Our Experts Weigh In on New Rules
Now that we’ve had one season in the books using the USGA and R&A’s Updated Rules of Golf, we thought it would be interesting to ask the TGA’s Tournament Directors for their perspectives. We sat down with Senior Tournament Directors Kellen Kubasak and John Cochran IV, Tournament Directors Ian Davis and Kevin Porter, who runs the Legends Junior Tour, and Women’s Tournament Director Amy Worthington to find out their thoughts on how the changes in the Rules affected play during the 2019 Championship season.
Of all the Rules changes set in place by the USGA and The R&A at the beginning of the year, which one had the most impact on the championships you conducted?
JOHN COCHRAN IV, Men’s Championships: From my perspective, there were two changes that had the most impact: the reduction of time from 5 minutes to 3 minutes when conducting a ball search in reference to when a ball becomes lost, as well as putting with the flagstick in. The ball search change obviously helps keep up pace of play, but so too does putting with the flagstick in. No longer are players waiting for someone to tend the flagstick, nor are they spending time walking to the flagstick to tend it for others. Instead, they’re using that time to focus on their putt.
KELLEN KUBASAK, Men’s Championships: While the ball search time change and ability to putt with the flagstick in certainly were impactful, from what I experienced, the Rules change that had the most impact on players was the ability to fix more things on the putting green, including shoe damage such as spike marks. This specific Rules change impacted players in the most positive way. Throughout the years prior to 2019, we’ve all seen putts bounce offline because of marks on the green from previous players’ shoe marks and other damage. The fact that players can fix those now had the most impact on their play this year.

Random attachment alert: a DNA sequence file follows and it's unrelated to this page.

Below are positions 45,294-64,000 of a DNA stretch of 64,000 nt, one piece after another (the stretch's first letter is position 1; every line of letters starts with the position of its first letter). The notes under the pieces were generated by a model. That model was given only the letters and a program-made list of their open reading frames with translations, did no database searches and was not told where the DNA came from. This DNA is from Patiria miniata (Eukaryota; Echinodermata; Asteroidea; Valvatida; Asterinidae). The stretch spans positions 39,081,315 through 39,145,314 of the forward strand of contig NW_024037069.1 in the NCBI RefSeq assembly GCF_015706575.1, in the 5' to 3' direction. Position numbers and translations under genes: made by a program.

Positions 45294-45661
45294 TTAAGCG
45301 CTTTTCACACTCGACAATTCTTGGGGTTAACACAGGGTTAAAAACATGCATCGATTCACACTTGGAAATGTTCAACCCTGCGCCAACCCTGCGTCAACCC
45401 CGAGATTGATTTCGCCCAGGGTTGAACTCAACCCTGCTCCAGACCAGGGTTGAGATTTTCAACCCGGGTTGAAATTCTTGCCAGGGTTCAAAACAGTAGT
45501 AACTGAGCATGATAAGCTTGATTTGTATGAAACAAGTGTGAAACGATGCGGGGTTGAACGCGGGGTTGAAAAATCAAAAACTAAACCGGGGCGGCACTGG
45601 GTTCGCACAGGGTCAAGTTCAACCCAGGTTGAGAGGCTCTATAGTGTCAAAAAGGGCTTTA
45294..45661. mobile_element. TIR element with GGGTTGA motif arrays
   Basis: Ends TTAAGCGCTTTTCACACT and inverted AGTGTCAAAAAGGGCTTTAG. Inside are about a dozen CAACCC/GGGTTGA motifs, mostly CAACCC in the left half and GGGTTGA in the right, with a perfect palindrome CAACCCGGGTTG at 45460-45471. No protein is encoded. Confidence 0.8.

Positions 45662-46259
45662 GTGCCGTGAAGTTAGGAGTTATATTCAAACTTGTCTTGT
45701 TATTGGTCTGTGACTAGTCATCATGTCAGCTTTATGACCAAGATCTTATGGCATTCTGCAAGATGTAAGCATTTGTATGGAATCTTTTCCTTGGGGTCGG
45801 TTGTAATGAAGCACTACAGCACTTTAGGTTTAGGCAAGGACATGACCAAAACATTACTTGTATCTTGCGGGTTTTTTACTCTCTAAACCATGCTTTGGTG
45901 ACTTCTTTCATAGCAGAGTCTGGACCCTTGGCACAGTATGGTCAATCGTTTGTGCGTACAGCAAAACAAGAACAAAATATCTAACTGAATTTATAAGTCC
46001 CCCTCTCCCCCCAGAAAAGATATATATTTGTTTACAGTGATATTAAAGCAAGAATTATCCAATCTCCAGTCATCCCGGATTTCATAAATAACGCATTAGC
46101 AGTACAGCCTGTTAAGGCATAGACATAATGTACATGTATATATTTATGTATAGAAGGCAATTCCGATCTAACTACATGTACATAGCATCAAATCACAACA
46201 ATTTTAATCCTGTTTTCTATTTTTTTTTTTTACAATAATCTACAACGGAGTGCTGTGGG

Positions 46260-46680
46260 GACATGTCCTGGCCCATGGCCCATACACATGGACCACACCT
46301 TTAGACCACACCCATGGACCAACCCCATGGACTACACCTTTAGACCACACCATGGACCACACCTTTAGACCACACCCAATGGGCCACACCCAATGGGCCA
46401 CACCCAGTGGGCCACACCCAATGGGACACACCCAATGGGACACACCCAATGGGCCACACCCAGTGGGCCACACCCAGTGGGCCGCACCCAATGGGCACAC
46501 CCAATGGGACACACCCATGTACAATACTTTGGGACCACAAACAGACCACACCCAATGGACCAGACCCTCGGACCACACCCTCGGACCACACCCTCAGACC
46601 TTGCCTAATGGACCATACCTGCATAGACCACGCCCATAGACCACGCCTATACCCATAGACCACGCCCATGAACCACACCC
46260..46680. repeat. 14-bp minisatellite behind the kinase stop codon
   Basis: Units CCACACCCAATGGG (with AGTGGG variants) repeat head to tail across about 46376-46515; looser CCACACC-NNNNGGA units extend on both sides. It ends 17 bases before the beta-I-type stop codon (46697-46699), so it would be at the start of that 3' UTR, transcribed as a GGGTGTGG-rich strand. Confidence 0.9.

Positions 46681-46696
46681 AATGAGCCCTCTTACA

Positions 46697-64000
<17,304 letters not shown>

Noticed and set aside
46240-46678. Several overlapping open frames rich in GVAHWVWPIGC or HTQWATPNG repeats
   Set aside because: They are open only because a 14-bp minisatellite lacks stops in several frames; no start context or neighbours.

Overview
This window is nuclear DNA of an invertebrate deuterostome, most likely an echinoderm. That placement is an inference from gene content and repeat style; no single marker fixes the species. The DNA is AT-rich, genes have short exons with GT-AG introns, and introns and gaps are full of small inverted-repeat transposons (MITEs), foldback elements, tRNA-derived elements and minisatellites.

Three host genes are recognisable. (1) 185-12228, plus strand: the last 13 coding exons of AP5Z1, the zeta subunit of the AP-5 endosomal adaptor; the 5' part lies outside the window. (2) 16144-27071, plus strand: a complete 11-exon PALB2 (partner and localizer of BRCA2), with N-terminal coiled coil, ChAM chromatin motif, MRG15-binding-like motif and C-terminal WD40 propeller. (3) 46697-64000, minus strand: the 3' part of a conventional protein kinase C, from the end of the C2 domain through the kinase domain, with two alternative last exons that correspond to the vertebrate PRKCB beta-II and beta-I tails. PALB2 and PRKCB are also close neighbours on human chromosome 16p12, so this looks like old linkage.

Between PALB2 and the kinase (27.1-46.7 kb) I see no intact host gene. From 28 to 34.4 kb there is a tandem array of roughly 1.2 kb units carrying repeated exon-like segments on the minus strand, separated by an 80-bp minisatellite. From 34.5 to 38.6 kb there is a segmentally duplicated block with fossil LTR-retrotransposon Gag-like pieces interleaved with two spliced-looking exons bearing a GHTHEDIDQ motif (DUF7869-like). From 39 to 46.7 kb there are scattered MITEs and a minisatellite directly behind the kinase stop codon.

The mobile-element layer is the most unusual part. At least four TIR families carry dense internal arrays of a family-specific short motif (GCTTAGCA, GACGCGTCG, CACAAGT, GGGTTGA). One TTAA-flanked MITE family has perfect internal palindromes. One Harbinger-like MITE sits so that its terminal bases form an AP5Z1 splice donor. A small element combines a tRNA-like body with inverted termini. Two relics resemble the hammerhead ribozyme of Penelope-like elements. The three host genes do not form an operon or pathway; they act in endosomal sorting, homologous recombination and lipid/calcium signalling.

IAN DAVIS, Men’s Championships: That’s an interesting take, Kellen, but I have to agree with John about the reduction of time allowed to search for a ball. Trimming the time allowed down to 3 minutes had the largest impact on the Championships I worked this year.
KEVIN PORTER, LJT Championships: Working nearly 20 LJT events this year, I have a different take on this question. The change to dropping the ball from knee height was definitely the most impactful. Early in the year, it was just so easy to incorrectly drop from shoulder height simply out of habit. The LJT players did a great job adapting. They understood that if they dropped from the wrong height, they could correct the mistake and drop it properly to avoid penalty.
AMY WORTHINGTON, Women’s Championships: From an administrative perspective, one of the most noticeable changes for me was the difference in how course marking was approached. The committee now has more flexibility in what can be considered a penalty area. Even if an area of the course isn’t meant to hold water, it can be marked as a penalty area. Being able to mark more of the course as penalty areas also improved pace of play.
Which Rule change was brought up most by players during competition?
IAN: That’s easy. Dropping from knee height.